In my research of AGPL I have found that creating REST API around AGPL licensed library is enough to make it communication at arms length and as such it bypasses the need to publish all of your codebase.

If I use a public API endpoint that has its source code licensed under AGPL in my app, do I need to disclose my source?

Does using an AGPL 3.0 software via its REST API force to disclose source from calling software?

If I was interested in using iText (which is offered under AGPL and Commercial licence) for free in closed source commercial software without disclosing the source code to the user or public, creating REST API and putting it in docker container should be fine.

What I have noticed is that the text on their website describes license in a way that is contradictory to that statement. (Emphasis mine)

Buying a license is mandatory as soon as you develop commercial activities distributing the iText software inside your product or deploying it on a network without disclosing the source code of your own applications under the AGPL license.


How to use the AGPL license correctly? The AGPL license comes with a couple of restrictions you should be well aware of.

You may not deploy it on a network without disclosing the full source code of your own applications under the AGPL license. You must distribute all source code, including your own product and web-based applications.

It’s a legal violation to use iText Community and our open source add-ons in a non-AGPL environment.


My question is how is this contradiction resolved? Are they offering it under a AGPL license only under additional conditions, are they altering the license or is that just useless flavor text which describes their (potentially wrong) understanding of AGPL.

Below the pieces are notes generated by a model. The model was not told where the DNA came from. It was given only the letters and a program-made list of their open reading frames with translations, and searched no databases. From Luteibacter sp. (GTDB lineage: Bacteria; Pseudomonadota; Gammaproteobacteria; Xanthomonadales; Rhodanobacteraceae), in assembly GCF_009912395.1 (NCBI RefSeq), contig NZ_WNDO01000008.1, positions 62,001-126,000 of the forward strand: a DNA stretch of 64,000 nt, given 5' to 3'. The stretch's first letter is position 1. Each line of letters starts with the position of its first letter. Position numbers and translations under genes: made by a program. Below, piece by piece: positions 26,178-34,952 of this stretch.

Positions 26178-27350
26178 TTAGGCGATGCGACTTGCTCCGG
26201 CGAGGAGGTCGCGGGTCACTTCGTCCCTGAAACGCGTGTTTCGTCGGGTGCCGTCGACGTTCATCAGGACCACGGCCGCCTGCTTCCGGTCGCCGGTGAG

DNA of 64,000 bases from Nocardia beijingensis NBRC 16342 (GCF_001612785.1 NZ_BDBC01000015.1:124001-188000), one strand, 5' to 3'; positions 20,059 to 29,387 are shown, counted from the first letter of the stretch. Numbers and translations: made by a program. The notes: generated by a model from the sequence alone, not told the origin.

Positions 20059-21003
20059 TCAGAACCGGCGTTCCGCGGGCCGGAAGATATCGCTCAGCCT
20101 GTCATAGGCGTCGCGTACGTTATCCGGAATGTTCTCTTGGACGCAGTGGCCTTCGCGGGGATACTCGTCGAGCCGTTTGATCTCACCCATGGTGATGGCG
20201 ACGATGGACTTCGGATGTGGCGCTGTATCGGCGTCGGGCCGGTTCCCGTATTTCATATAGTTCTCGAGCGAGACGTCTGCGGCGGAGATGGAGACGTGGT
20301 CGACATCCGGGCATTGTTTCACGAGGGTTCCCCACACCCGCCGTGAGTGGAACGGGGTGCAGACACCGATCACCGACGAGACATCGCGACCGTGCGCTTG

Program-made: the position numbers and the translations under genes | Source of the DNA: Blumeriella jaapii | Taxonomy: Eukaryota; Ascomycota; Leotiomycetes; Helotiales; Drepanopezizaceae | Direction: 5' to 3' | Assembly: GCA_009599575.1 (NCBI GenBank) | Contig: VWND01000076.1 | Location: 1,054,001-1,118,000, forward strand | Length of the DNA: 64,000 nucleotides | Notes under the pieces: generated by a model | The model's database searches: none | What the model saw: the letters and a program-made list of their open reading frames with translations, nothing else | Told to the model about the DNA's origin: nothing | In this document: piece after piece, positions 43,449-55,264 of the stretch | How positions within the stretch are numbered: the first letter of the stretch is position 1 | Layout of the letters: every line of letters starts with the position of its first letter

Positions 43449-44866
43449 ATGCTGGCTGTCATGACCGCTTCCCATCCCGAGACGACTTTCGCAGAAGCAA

1 Answer 1


When someone is in the dual-licensing business, it is in their interest to present the Open Source license as restrictive as possible, in order to convert more users into paying customers.

What iText is saying about the license is entirely correct, but vague enough to make you concerned that your usage might not be AGPL-compliant.

The relevant aspect of the AGPLv3 is Section 13. Excerpt:

if you modify the Program, your modified version must prominently offer all users interacting with it remotely through a computer network (if your version supports such interaction) an opportunity to receive the Corresponding Source of your version

Where the iText guidance confuses you it is about their talk of “source code” or “environment” which the AGPL refers to more clearly as “Corresponding Source”, and their talk about “deploying” whereas the AGPL talks more specifically about remote network interaction.

In many cases, there is no meaningful difference: if you deploy a web application that includes the iText library, then AGPL does require you to provide your application's source code to all users.

But your actual scenario is more nuanced, where you have wrapped the AGPL iText library in a REST API that is not publicly exposed.

  • Section 13 will only trigger if users interact with the software remotely through a network. However, you are not letting users interact with the iText-derived application.

  • Assuming that Section 13 does somehow trigger, we'd have to think about the scope of the Corresponding Source. Since AGPL is a copyright-based license, it will only affect programs or other creative works that are derived from the AGPL-covered component. REST APIs or command line interfaces can help draw a bright line that shows that two programs are clearly separate and not derived. If that is the case – but it's not necessarily the case – then the Corresponding Source would only cover the AGPL-covered library and the REST API wrapped around it, but not the clients that connect to the REST API.

Similarly to this iText-REST example, it is generally accepted that AGPL-covered database servers do not affect the licensing of software that connects to this server. For example, MongoDB was widely used in its manner before it changed its license to the non-Open Source SSPL.

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